Who’s in Charge, Here?

Recently, Chinese officials made several demands on a number of multinational corporations that immediately relented and even apologized profusely in order to protect their business interests. In a single week, more than two dozen corporations including Marriott Corporation, the fashion brand Zara, Audi, Delta Air Lines, Qantas and Medtronic drew Chinese official wrath for various presentations that were not consistent with official government policies.

The Chinese officials didn’t like the wording of a survey that Marriott Corporation sent to its rewards club members. They even objected that a U.S. based Marriott employee “liked” a tweet favoring Tibet independence. They didn’t like a drop down menu on the website of the fashion brand Zara. They didn’t like a presentation during Audi’s annual meeting that showed Taiwan as a separate country. In every instance, corporate CEOs removed the offending materials and publicly apologized to the Chinese government. Marriott’s CEO, Craig Smith, went so far as to say publicly “This is a huge mistake, probably one of the biggest in my career” as reported in the government owned China Daily.

The striking point is not Chinese repression of free speech which we are all familiar with, but the degree of submission by the CEOs and the level of deference shown the Chinese officials. Compare that with the level of submission by multinational corporate CEOs and deference shown to American officials. “What submission and deference?” you ask. And rightfully so. In fact, in the U.S., it’s the other way around. In China we have multinational corporate CEOs bowing and scraping to government officials while in the U.S. it’s government officials that bow and scrape to multinational corporate CEOs. What’s wrong with this picture?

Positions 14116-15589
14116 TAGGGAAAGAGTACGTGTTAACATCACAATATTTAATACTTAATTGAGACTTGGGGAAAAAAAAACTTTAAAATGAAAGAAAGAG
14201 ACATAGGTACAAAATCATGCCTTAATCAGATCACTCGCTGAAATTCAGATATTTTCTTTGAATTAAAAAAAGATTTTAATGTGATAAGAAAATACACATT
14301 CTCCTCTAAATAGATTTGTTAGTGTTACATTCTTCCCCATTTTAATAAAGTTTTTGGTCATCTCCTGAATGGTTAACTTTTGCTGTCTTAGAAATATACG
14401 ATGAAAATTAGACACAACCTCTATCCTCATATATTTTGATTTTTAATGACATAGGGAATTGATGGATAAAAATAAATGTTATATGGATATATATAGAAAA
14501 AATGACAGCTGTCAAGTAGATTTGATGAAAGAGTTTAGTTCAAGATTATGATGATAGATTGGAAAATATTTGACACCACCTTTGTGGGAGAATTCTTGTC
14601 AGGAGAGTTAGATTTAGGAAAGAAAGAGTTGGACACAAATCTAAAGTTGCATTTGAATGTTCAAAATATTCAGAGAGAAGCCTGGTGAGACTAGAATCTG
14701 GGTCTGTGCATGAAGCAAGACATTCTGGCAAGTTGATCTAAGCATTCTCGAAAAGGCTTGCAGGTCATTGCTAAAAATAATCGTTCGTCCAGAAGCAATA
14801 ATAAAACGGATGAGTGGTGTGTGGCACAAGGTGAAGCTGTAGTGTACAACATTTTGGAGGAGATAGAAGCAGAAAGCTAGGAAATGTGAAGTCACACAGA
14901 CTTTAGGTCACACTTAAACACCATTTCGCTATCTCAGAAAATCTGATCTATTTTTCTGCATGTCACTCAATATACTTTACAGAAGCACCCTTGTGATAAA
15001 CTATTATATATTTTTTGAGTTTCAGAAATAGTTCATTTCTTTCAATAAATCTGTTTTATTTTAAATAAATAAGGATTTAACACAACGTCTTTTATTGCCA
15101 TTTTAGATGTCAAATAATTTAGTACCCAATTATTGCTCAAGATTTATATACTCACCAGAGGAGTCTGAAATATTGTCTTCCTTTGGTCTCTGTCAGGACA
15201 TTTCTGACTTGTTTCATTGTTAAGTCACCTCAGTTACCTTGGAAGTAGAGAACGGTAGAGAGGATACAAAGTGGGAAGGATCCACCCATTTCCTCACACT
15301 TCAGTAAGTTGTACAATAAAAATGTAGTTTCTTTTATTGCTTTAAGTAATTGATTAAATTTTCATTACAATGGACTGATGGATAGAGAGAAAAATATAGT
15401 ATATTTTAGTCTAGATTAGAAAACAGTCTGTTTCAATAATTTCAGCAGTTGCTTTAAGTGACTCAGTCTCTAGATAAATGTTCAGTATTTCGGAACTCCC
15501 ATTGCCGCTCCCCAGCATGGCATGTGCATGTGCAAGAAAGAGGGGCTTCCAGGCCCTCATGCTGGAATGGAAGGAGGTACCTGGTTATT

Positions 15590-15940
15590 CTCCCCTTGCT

The big difference is that in China, there are no elections that can be bought with corporate contributions. Officials in China can always be bribed (like any other country) but that has to be done secretly on an individual basis and officials who are bribed are severely punished along with those who bribe them if they are caught. On the other hand, in our country we have biannual elections where money can influence the selection of the entire cast of public officials in a single event, and it’s entirely legal.

This is a textbook example of why we need to get money out of our political system. Our government is supposed to govern. It is not supposed to be governed by corporations.